The United States leading chemical company ‘Eastman’ has developed novel technology which uses plastic waste as a feedstock.
Eastman has already done with pilot tests at its several sites such as Tennessee, Kingsport, and planning to start commercial production in 2019 with the help of its existing units.
The new technology adapted the front end of the company’s cellulosics production, letting it use plastic waste as a feedstock, Eastman stated in a statement.
The company reported its most common carbon renewal technology could recycle some of the more composite plastic waste, comprising mixed plastics and non-polyester plastics that cannot be reprocessed with the help of conventional technologies.
This new technology can distract such plastic materials as plastic films and flexible packaging from landfills, the company said.
This technology is important as existing recycling plants in the United States were made to recover bottles.
This goes in contrast to the trend of plastics production, which is moving towards non-bottle rigid plastic and more plastic films.
Therefore, any technology which can improve plastic film will help compensate this gap in the recycling industry.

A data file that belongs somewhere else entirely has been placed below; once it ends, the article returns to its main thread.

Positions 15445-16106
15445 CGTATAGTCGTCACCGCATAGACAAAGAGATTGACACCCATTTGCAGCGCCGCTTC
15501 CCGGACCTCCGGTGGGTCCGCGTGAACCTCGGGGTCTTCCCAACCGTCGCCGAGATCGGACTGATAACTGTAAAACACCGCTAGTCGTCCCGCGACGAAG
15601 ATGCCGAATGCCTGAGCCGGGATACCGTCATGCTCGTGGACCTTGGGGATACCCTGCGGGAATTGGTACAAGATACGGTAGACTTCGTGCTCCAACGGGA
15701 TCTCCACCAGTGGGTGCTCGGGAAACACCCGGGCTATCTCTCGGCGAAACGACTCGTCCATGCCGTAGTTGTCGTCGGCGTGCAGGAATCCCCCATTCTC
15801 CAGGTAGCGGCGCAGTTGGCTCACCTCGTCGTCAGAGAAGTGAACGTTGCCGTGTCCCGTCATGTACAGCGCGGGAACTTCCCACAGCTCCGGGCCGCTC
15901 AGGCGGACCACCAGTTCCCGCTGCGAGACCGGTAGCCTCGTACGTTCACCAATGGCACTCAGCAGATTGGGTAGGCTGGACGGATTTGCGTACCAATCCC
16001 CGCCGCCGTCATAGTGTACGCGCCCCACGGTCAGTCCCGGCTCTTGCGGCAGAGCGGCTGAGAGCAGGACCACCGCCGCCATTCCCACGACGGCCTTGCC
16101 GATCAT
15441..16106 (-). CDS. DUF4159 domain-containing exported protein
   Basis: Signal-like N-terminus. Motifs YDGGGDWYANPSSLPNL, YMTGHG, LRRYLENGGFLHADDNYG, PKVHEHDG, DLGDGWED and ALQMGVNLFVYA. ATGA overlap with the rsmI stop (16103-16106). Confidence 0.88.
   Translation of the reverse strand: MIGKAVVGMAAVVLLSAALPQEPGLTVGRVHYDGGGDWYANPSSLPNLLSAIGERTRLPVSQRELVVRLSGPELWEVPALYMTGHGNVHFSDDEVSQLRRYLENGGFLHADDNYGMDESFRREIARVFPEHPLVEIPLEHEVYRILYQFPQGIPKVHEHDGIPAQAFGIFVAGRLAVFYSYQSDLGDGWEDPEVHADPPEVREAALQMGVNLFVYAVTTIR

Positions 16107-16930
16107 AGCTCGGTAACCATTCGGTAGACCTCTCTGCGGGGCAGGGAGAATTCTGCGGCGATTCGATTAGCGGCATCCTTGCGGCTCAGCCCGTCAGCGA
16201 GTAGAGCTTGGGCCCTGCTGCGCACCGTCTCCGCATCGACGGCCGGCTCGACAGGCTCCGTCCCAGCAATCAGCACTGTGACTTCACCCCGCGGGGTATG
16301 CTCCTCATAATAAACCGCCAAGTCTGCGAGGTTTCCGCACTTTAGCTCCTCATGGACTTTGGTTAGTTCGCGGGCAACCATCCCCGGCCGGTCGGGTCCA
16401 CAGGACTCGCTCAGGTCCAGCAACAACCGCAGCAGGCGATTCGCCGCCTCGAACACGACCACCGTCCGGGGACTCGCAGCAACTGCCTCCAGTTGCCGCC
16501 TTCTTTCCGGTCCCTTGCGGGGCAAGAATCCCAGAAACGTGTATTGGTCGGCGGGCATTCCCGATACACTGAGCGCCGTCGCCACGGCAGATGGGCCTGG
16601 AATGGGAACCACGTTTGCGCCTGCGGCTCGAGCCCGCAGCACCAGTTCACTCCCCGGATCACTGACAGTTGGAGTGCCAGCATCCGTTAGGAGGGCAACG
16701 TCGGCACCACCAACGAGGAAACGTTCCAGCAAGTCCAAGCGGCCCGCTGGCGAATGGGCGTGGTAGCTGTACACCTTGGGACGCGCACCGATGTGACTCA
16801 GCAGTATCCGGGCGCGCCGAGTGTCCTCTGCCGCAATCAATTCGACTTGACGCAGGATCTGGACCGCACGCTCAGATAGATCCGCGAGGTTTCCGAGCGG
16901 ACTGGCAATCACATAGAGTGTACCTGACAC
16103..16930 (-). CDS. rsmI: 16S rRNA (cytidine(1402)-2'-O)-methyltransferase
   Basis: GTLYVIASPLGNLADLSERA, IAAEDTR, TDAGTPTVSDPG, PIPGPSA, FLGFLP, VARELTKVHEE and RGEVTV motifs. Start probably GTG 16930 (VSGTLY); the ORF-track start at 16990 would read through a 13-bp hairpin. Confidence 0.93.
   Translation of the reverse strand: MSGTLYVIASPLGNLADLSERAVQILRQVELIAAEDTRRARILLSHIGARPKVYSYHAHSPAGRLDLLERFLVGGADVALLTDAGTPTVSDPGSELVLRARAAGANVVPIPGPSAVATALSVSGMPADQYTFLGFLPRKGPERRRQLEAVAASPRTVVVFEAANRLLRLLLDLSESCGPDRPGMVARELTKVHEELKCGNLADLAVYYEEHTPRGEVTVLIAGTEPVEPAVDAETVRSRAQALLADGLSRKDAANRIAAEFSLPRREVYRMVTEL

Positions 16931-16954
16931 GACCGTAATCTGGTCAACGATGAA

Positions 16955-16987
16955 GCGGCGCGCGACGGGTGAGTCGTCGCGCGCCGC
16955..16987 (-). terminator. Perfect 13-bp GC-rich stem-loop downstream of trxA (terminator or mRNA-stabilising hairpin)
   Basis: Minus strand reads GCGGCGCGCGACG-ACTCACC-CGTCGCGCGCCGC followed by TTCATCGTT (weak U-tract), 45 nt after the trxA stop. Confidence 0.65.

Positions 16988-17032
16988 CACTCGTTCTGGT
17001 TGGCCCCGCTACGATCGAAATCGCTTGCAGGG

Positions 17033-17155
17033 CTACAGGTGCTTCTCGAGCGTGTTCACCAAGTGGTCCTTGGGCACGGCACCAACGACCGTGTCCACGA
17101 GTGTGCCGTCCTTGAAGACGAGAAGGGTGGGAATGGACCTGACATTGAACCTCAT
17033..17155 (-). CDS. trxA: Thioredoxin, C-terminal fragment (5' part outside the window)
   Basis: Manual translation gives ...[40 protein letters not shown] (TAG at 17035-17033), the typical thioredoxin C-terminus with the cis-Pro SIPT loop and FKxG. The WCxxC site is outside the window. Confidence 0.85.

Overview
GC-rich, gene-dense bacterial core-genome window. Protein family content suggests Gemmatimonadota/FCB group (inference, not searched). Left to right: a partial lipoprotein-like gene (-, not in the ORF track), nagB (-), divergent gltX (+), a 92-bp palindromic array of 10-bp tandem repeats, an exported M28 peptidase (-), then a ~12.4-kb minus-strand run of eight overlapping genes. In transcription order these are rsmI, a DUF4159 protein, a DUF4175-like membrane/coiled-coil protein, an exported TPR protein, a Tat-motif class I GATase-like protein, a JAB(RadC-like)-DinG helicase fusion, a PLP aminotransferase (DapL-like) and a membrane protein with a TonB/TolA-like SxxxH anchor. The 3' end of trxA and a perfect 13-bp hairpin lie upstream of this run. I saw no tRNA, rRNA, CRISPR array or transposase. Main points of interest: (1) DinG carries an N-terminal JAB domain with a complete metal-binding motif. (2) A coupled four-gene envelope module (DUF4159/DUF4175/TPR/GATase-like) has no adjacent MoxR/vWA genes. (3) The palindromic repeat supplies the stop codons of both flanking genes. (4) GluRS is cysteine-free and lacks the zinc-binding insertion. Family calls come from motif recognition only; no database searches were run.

The company said, the process partially oxidizes plastic waste and transforms it at high efficacy rates in the building blocks for some of the products.
The company segments by using these building blocks which include Fibers and Advanced Materials, and the products made with these serve the durables, ophthalmics, textiles, packaging, and nonwovens markets, the company said.
Advance Materials are used to make polyvinyl butyral, copolyesters, and cellulose esters. Fibers are used to make acetic anhydride, acetic acid, triacetin, cellulose acetate, and others.
The company did not disclose which of these products will be made from a feedstock which is derived from the recycled plastic.
Eastman is exploring commercial partnerships, it stated. In March, the company introduced additional chemical recycling technology which would collapse waste polyester into its monomers, letting the feedstock to be recycled to make chemicals. The technology will depend on methanolysis. The main goal is to function a full-scale plant in 24-36 months, the company said.